Today you wanted to use bricks to make car-parks for your cars. You say ‘please, you be this one. Please, you build more par-parks.’ And I’m thinking, with a sigh, but we’ve got to take the dogs out, because we’ve already been to toddler group and had lunch, and it’s not fair to make them wait any longer. You don’t want to go, but I tempt you with a biscuit and in seconds you have your coat and shoes on and we are off.

When we get there, you want to choose the ways. You want to go the ways I don’t want to go. I slip into the usual habits. Grumbling, muttering under my breath, pulling at the dogs, snapping at them to behave, and you just want to climb on the big boulders and jump in the puddles. You want to show me a tree and ask why it has a knobbly bit on it, and it’s there and then that I swallow the exasperation and the impatience and just give in. I feel the fight and the stress seep right out of me.

Because I realise that it doesn’t matter. It doesn’t matter if you choose ways that I wouldn’t or if you want to climb on rocks and through brambles. It doesn’t matter if the walk takes longer than I intended. None of it matters!

So I let you take charge. And you show me your world.

‘Don’t step on the black bits! They suck you under!’

‘This is my house. This is my fire.’

‘This is my hitting stick.’

‘This is my party.’

At this point, my heart melts entirely. Since you could string the words together, you have referred to a cluster of tree stumps as a ‘party.’ I have no idea where this comes from, but the sight of tree stumps makes you think of parties. So you show me your party, and jump from the tree stumps, then you say we have to go because everything is on fire.

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We run to the next one, further up the hill. A few weeks ago this place was a haze of purple, the heather in full bloom. Now everything is turning orange and brown. Leaves are falling and the earth is dark and wet. One of the dogs runs off and you yell;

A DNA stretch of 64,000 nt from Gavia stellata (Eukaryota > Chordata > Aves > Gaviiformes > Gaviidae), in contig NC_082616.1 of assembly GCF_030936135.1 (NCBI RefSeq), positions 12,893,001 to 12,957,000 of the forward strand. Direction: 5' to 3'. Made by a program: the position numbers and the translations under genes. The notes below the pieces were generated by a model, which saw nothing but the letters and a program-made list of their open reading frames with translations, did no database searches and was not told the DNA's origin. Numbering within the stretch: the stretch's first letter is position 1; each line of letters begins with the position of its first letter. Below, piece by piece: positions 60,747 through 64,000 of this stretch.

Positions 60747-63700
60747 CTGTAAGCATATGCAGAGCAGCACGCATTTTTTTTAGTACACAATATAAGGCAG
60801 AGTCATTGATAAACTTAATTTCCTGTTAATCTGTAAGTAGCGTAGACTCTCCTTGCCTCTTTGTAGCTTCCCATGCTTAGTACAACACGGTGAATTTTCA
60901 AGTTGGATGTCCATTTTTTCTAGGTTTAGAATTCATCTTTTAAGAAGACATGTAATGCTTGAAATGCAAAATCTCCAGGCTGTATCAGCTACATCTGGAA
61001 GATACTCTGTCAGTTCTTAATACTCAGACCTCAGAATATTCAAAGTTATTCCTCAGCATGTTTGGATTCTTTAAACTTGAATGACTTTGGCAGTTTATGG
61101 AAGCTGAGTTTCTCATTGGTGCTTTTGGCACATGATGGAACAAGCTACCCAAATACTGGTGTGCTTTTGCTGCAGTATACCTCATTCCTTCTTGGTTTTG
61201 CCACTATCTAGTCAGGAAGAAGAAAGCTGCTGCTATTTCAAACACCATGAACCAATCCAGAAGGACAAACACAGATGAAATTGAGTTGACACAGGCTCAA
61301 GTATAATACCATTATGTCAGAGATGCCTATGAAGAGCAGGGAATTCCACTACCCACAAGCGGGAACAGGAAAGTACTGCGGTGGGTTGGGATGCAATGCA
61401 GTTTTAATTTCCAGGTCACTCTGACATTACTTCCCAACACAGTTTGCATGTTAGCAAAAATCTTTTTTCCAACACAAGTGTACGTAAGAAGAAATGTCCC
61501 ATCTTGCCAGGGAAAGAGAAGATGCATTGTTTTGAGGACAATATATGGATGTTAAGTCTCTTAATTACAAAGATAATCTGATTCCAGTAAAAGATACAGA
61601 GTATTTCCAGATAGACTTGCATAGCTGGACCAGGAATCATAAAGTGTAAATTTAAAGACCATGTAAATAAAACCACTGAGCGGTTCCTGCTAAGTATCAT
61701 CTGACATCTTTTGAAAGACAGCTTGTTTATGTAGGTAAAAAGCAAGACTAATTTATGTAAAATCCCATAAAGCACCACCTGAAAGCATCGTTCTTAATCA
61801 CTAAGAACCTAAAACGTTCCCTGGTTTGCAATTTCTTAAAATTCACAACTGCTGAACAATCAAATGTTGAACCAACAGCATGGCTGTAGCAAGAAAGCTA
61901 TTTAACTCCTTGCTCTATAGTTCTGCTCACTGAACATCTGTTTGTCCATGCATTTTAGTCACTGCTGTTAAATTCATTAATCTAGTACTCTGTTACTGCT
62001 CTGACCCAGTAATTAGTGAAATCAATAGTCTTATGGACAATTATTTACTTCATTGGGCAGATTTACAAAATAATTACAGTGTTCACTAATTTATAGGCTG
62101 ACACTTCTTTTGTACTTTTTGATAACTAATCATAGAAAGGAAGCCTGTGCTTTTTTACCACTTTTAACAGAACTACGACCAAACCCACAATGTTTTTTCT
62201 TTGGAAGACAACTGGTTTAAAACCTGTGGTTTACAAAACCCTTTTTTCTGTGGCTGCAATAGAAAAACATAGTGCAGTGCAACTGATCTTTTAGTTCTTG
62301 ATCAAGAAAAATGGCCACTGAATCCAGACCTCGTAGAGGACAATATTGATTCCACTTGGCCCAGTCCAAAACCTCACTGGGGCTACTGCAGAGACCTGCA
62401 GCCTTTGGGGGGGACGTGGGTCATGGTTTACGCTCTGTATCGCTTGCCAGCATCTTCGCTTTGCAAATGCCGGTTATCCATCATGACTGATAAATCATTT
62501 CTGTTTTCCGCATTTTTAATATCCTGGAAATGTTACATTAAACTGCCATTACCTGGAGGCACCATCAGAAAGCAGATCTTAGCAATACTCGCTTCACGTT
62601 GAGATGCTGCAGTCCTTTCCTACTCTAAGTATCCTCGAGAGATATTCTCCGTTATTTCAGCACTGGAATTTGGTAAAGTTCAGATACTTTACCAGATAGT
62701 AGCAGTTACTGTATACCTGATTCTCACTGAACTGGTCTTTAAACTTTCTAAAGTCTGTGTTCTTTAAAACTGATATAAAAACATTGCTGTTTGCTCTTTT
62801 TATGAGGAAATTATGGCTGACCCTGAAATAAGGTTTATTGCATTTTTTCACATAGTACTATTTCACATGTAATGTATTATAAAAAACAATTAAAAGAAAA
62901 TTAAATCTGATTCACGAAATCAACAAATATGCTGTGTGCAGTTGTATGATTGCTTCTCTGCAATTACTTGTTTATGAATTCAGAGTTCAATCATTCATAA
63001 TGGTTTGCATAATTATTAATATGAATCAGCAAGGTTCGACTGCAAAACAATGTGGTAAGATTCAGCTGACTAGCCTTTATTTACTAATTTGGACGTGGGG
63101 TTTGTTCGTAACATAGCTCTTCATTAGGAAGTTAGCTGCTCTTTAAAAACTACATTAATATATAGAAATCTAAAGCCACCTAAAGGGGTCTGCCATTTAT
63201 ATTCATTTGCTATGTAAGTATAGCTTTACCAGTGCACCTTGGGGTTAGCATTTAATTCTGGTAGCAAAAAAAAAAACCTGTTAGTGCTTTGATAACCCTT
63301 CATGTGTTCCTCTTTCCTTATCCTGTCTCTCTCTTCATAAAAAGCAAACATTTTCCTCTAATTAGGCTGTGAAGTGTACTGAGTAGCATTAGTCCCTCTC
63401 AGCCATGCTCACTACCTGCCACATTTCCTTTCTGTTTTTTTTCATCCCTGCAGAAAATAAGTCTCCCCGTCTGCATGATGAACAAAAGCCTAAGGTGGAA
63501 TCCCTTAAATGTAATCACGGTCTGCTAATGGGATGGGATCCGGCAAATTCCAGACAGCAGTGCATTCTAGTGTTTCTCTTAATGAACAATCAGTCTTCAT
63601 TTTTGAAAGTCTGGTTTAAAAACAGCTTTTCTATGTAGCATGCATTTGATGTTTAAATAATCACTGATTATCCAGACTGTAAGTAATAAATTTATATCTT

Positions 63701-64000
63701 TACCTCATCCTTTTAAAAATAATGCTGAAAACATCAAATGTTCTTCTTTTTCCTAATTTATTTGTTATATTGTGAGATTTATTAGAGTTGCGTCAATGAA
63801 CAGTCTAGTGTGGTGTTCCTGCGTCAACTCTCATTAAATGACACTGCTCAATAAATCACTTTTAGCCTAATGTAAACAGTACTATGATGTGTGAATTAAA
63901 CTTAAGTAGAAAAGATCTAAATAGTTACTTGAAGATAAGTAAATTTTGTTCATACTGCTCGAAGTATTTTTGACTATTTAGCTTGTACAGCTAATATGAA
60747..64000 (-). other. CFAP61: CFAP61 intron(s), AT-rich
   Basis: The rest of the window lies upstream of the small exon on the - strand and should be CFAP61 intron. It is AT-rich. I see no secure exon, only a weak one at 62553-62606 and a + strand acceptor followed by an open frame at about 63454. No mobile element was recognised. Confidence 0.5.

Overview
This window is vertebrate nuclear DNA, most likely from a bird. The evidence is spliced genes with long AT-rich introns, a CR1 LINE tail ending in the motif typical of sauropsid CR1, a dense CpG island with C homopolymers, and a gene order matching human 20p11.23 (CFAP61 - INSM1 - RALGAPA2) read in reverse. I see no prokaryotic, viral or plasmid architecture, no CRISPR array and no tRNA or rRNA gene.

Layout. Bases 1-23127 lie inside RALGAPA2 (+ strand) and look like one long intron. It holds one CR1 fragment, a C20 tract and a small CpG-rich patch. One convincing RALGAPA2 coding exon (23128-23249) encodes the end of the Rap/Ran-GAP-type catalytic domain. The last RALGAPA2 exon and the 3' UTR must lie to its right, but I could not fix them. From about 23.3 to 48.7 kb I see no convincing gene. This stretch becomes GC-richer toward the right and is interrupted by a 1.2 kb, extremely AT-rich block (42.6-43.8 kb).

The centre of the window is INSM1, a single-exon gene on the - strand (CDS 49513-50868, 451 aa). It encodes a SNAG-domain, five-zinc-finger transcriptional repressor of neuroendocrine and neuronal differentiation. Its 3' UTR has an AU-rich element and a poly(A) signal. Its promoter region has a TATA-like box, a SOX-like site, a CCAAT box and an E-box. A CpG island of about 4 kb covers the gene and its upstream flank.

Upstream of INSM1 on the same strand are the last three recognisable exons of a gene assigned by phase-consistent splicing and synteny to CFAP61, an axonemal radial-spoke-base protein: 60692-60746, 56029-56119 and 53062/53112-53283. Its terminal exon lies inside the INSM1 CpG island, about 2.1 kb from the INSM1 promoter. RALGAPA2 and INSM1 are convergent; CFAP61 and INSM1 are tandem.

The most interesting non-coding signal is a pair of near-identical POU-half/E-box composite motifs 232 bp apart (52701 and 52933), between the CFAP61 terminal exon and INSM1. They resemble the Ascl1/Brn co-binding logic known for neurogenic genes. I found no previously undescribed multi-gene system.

‘That’s my dog! Where my dog going?’

So we chase after her and find another party. You make another fire. You show me your bed on the lime green moss of the forest floor. You are totally and utterly inside this world. You slip between worlds so effortlessly, so naturally. You tell me to watch out for the tripping up steps (tree roots) and we abandon the party to march further up the hill.

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I let you choose the way, and we go left, out across the flat of the hill, walking along narrow flattened paths between burnt orange heather and ferns.

‘Don’t walk on that path! Walk on this one!’

‘That one a river!’

‘That boat with tiny people on it.’

‘That tree is my house.’

‘Here you have to do a dance like this…’

‘Here, you have to do a funny walk like this.’

‘I’m the Doctor. I’m Doctor Dad. You’re Amy.’

And just like that, you create another world and invite me inside with you. You’ve got the Tardis key around your neck and your sonic screwdriver in your hand. You stomp your tiny way through ferns taller than you are. You crouch down to bypass needle sharp gorse and tell me we have to find the Tardis because the aliens are coming.